Collegiate Friars: July 2019

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OLIVIA EVANS

Fenwick Graduation: 2018
Hometown: La Grange, IL
Grade School: St. John’s Lutheran
Current School: The University of Wisconsin-Madison
Current Major: Animal Science (Pre-Vet)

Summer Internship: I do not have a formal internship through the university this summer, but I work as a groom for a few Argentine polo pros. I gain experience through working with the horses as well as by assisting the vet when the horses need treatment. I am also involved in a biomedical research lab at the University of Wisconsin-Madison. This lab work will extend through my entire undergraduate schooling.

Career aspirations: I aspire to go to go to vet school.

Fenwick achievements/activities: I was a member of the National Honors Society, Tri-M Honors Society, Friar Mentors, was an Illinois State Scholar, a Eucharistic minister and was on the State Team for WYSE. I also ran track for three years and was in choir for four years.

Fenwick teacher who had the most influence on you: Mr. Kleinhans had the most influence on me. I learned a great deal in his physics class, but most of all I learned from his example as a role model, teacher, mentor and WYSE coach. Some of my favorite class memories are from his “feel good Fridays” where he connected life experience to prayer and the importance of being a genuine person while working hard and enjoying life.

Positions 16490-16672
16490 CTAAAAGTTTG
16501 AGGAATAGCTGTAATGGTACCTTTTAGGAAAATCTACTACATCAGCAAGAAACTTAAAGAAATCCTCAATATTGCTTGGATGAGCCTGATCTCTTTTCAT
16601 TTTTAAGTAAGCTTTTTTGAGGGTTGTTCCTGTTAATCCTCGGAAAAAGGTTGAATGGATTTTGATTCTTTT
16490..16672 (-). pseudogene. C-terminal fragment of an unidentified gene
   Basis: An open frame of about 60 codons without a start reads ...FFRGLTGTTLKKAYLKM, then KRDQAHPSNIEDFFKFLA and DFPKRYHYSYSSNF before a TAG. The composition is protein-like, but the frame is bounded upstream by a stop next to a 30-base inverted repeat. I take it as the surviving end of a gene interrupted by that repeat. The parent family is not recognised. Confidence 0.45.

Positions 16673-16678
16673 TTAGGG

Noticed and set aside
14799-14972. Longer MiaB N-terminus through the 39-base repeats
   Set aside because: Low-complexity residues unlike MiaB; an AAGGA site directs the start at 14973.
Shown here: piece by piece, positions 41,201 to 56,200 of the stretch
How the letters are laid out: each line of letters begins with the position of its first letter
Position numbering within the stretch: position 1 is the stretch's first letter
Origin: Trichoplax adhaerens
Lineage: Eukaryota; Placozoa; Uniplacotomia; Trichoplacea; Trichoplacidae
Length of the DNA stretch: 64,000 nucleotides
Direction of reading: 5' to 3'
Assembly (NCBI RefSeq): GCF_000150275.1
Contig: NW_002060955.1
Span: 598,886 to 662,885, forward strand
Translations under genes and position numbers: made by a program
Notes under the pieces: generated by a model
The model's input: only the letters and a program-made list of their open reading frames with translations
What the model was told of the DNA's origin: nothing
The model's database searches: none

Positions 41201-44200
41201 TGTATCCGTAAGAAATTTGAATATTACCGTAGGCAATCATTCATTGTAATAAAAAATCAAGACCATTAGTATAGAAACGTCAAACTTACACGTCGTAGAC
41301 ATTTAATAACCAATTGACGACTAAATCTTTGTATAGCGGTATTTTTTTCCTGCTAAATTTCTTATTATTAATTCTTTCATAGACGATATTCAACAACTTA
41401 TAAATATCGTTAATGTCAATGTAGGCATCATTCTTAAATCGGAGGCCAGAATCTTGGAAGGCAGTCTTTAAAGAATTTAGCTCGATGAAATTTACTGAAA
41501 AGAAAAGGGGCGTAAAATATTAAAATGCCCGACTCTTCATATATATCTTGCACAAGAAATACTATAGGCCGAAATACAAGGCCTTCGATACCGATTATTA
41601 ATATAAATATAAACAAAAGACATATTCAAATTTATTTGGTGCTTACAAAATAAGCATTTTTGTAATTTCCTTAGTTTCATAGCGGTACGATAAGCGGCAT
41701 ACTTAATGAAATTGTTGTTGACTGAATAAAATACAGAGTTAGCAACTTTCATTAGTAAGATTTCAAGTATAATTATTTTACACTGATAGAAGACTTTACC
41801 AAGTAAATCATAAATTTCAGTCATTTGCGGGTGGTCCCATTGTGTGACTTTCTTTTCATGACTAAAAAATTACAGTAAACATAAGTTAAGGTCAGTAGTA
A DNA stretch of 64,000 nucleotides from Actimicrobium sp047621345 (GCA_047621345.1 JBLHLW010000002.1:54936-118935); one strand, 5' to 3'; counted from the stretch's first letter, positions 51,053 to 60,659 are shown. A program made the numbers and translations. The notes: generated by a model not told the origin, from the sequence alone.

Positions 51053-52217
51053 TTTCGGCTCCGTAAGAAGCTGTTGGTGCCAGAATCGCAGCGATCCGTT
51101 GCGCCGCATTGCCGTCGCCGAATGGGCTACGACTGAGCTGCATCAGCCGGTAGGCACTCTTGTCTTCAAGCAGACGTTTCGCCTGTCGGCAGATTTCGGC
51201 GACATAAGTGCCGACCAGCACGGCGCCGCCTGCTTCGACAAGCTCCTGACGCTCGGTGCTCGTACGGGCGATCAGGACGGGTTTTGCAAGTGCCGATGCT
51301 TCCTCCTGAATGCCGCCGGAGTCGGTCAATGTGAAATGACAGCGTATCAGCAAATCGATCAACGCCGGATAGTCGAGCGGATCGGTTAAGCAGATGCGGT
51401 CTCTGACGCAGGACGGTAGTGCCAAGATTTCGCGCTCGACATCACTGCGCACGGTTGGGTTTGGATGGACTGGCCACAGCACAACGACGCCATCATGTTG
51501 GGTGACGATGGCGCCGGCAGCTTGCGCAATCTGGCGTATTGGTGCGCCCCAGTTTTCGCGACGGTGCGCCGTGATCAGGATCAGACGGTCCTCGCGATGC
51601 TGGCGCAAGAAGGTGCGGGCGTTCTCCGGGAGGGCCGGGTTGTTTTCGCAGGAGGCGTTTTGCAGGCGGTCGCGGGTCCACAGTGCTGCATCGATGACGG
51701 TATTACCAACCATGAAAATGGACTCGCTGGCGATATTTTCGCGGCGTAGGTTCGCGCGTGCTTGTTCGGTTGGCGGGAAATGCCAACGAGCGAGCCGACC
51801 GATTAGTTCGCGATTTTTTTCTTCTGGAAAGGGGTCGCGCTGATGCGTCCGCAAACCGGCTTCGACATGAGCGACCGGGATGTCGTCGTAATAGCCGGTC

Fenwick class that had the most influence on you: AP Biology with Mr. Wnek was one of my many favorite classes. Mr. Wnek is a fantastic teacher, and what I learned set me up for success in college biology and other lab work.

Fenwick experience you would like to live again: I would relive the whole experience. From classes, sports and clubs, to friends, I had a great experience at Fenwick. I am extremely grateful for the community and for the way it set me up for success in college and in the future. I am thankful for the relationships I formed with teachers and the way that impacted my growth as a student and as a person.